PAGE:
Ever since July, Hillary Clinton has eliminated the words “climate change” from most of her public addresses, according to recent reports.
A Yale University study released in July revealed that only 17 percent of American voters describe themselves as “alarmed” about climate change, or would rank it as a top tier election issue. Republican candidate Donald Trump has successfully positioned himself as a climate-change skeptic, and Hillary seems to have registered how little the issue resonates with voters.
Climate Home, a UK-based environmental advocacy group associated with the left-wing Guardian newspaper, searched for the words “climate change” in all speech transcripts published on the Clinton campaign website between January 2016 and early September and found that she had all but abandoned reference to climate change since July.
A broader search for the word “environment” confirmed the trend to back away from climate issues, with Clinton mentioning the word in just four of her 78 official speeches in 2016.
The release of the Yale study on American perceptions of “climate change” in July coincided with Bernie Sanders’ offering his public endorsement of Hillary on July 12, 2016.
While she was still contending with Sanders for the Democratic nomination, Hillary often brought up environmental issues. During the last six months of her battle with Sanders, in fact, the transcript log of her speeches reveals that she mentioned climate change in one out of every two speeches she gave.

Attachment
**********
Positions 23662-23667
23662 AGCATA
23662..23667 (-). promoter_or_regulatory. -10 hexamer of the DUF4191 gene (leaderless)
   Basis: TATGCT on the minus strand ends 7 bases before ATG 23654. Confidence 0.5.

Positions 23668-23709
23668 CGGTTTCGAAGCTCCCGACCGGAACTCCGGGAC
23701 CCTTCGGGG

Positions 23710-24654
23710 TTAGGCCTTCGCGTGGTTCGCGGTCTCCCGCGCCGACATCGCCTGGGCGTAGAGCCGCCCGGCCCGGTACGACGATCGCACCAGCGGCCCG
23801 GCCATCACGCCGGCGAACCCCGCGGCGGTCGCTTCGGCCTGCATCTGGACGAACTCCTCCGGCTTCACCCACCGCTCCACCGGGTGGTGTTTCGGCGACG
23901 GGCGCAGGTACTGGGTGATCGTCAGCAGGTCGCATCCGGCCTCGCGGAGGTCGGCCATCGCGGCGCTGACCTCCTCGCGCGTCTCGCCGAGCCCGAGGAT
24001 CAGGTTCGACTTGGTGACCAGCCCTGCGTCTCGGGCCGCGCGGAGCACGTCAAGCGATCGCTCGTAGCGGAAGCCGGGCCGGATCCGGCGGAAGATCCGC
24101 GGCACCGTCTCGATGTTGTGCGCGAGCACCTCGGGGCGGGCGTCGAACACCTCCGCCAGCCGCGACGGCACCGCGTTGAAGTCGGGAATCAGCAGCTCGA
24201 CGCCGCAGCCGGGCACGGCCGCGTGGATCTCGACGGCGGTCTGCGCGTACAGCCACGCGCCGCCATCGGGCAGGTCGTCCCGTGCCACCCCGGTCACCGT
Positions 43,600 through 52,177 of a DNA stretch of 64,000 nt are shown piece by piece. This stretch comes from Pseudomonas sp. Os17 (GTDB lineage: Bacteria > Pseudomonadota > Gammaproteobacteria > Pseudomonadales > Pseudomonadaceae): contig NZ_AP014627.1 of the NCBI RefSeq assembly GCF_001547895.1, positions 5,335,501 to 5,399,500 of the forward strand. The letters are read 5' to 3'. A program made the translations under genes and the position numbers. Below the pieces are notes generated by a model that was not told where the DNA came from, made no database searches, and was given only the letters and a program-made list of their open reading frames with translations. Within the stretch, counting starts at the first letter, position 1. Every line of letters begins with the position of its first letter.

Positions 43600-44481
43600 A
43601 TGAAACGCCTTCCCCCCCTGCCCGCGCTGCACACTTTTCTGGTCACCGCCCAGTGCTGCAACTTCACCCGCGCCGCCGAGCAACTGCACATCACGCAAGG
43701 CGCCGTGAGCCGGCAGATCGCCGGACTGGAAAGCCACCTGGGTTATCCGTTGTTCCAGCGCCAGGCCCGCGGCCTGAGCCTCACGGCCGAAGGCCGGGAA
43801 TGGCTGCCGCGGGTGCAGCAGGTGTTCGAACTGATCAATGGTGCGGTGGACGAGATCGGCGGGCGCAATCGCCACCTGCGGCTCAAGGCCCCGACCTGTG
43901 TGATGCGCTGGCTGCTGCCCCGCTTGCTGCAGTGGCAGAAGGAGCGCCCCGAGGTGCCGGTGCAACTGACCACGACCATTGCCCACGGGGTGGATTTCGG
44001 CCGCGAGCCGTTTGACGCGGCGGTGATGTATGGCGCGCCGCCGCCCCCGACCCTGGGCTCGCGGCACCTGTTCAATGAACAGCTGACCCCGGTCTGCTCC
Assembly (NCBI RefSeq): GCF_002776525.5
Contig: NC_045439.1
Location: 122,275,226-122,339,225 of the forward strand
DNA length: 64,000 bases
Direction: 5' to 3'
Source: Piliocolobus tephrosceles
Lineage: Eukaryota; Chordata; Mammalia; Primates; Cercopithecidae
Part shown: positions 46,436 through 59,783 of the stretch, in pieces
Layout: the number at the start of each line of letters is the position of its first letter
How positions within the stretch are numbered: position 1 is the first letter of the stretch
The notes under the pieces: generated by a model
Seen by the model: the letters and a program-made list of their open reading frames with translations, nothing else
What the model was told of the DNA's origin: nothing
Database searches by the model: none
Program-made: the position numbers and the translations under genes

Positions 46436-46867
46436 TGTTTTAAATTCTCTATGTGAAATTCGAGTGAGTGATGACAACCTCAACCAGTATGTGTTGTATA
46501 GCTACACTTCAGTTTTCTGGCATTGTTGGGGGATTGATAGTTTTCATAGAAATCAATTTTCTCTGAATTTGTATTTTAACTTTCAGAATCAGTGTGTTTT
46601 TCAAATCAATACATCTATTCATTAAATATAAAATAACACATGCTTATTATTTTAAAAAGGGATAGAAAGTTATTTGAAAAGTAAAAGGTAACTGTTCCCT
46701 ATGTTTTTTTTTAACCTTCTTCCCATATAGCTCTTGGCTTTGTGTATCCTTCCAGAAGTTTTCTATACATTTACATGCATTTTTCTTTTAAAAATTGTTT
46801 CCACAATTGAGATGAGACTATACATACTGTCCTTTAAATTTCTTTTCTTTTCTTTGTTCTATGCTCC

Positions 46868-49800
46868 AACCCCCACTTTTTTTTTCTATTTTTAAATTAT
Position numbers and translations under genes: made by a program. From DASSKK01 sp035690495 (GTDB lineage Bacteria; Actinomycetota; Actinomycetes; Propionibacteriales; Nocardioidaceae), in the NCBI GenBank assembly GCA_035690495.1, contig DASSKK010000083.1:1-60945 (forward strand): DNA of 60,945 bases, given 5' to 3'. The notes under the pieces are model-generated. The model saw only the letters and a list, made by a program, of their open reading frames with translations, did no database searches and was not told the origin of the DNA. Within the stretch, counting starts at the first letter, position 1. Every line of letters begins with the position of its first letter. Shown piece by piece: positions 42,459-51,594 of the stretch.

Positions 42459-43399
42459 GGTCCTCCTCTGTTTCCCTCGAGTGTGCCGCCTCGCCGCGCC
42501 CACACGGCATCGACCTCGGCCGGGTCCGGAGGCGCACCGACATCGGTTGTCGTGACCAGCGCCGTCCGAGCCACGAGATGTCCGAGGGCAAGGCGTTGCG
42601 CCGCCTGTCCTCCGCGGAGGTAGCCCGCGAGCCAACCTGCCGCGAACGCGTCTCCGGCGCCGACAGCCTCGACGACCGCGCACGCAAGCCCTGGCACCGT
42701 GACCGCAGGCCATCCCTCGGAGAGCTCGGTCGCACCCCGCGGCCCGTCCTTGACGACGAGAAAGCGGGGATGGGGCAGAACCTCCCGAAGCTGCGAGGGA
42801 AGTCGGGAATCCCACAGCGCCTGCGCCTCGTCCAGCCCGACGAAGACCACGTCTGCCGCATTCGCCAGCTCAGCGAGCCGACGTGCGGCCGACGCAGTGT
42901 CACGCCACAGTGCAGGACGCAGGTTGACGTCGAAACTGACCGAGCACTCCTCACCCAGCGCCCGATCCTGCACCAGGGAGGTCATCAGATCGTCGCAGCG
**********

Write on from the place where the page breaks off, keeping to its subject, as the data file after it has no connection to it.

Ever since that time, however, Clinton has referred to climate change in just one out of every five public addresses.
Clinton’s apparent waffling on the issue has not sat well with many on the Left.
Timmons Roberts, Ittleson professor of environmental studies at Brown University, said that Hillary’s lack of commitment to environmental issues has produced “a big haemorrhage of her supporters over to Jill Stein of the Green Party.”
Stein herself has taken advantage of Clinton’s ambivalence, criticizing the Democratic candidate for her unwillingness to take a more committed stand.
“Hillary Clinton’s silence on the issue of the depth of the ecological crisis is deafening,” Stein said. “While she makes the occasional passing nod to the environment, I have made it the very cornerstone of my entire campaign.”
Republican candidate Donald Trump, on the other hand, has continued to gain ground on a platform that includes climate-change skepticism. “I’m not a big believer in man-made climate change,” he famously said last March.
A Pew Research Center poll earlier this year found that fewer than half of all Americans are concerned that climate change will harm them personally, and that most Republicans and Independents do not believe that global climate change is “a very serious problem.”
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